How to Address It: Take a moment to slow yourself down and really think about your partner’s actions and the embedded intentions. If you start having thoughts such as I’m not important to them, pause and reframe them, recognizing that these thoughts likely stem from your own fears by telling yourself, I’m worried that I’m not important to them. “When you can take responsibility for your own emotions, it’s more likely you’ll be able to offer curiosity rather than assumption or blame when there’s been a misunderstanding,” says Dowling.

5. The Problem: You Are Overly Critical of Each Other

If your relationship has devolved into one where feelings of caring and compassion have been replaced by judgment and nitpicking, then you’re heading down a bad path. “Constant criticism of a partner can be a sign of unhappiness in a marriage,” says Lachlan Brown, an expert in behavioral psychology. “It's healthy to offer constructive criticism when necessary, but when the criticism becomes excessive and constant, it can be harmful.”

How to Address it: You and your partner need to acknowledge that you’re being critical of each other and try to figure out the root cause together. “Is it about control? Insecurity? Anger?” says Brown. “Then, engage in open communication with your partner about how their criticism makes you feel and how it's affecting your relationship.”

6. The Problem: You Lead Separate Lives

While it is a good thing for couples to have their own interests and lives, and to not depend solely on each other for companionship and entertainment, there comes a point when engaging in too many separate interests can be a red flag. “If you or your partner prefer to spend time apart rather than together, it might be a sign of an unhappy marriage,” says Brown. “Time spent together helps in building a strong bond and understanding.”

How to Address It: You and your spouse need to make a conscious effort to reconnect. Make time for each other and engage in activities you both enjoy and that you can share together. “Make a plan to spend quality time together regularly,” says Brown. “This could be as simple as having dinner together without distractions, or setting aside one evening a week for a date night. Shared experiences help to build connection and foster a sense of partnership.”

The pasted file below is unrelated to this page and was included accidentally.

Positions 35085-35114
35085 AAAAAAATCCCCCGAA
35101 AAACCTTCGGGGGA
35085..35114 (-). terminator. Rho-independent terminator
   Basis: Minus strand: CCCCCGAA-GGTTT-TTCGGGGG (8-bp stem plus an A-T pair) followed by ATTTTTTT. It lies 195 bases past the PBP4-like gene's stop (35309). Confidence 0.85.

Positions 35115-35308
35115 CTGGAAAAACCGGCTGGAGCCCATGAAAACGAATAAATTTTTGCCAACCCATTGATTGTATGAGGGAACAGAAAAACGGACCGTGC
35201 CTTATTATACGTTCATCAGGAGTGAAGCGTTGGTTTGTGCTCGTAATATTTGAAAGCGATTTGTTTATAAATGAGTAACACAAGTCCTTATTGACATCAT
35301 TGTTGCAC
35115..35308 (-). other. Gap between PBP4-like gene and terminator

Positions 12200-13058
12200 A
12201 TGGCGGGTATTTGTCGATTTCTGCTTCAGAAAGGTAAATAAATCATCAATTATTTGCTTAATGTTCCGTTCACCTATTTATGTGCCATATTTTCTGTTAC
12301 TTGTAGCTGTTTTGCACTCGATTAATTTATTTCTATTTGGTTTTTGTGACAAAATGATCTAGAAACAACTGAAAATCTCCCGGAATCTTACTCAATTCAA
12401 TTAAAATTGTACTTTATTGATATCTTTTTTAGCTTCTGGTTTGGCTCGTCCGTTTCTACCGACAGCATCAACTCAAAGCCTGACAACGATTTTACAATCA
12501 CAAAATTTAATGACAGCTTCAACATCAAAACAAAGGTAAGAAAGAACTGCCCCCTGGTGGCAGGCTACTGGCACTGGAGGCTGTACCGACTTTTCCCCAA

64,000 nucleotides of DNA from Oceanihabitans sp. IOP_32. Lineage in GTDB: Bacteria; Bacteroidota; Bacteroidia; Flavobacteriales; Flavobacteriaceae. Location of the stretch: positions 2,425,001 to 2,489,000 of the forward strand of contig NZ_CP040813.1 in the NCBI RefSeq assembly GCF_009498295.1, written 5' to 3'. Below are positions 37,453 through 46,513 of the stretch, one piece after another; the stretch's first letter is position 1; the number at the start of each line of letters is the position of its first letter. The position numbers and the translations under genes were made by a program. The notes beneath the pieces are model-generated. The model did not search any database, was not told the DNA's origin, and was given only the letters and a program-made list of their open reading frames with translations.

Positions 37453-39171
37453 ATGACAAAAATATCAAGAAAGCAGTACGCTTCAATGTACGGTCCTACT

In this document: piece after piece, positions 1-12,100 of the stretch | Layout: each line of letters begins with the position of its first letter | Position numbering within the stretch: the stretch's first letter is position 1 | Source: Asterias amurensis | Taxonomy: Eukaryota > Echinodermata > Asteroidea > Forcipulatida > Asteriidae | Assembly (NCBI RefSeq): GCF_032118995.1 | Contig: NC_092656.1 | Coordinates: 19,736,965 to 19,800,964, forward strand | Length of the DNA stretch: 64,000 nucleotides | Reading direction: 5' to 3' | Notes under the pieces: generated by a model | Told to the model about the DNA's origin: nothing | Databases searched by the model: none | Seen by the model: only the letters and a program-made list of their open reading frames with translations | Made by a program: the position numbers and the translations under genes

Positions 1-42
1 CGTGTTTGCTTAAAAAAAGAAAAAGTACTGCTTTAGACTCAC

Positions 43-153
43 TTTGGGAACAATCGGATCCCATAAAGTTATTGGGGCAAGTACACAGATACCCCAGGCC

7. The Problem: Intimacy Has Cooled

The bedroom is one of key places where problems in a marriage can be identified, as a lack of sexual desire and attraction is a sure sign that things aren’t as they should be. “A decline in physical affection or intimacy can be a red flag in a marriage,” says Brown. “While it's normal for levels of affection to fluctuate over time, a prolonged lack of affection could indicate underlying problems.”

How to Address It: Find a time to discuss the issue in an open and honest way. Try to get to the root of what may be causing it, whether it’s physical fatigue, mental stress, health problems or just life getting in the way. Then slowly begin to find ways to be intimate with each other outside the bedroom. “Try to rekindle the spark by showing appreciation, engaging in small acts of kindness, or planning romantic activities together,” says Brown.

8. The Problem: There Are Too Many Unresolved Conflicts

Disagreements and conflicts happen. But if you have a stockpile that don’t get addressed and, as a result develop a long list of resentments, that’s a dangerous sign.

How to Address It: This is the time to get everything on the table with your partner. Ask them to explain their resentments or unresolved issues. Try to hear what they are telling you without letting your own feelings on the issue cloud the discussion. Ask questions. Seek compromise. Find resolutions that you can both live with. “Open communication about these feelings is critical,” says Brown. “You need to express your feelings and understand your partner's point of view.”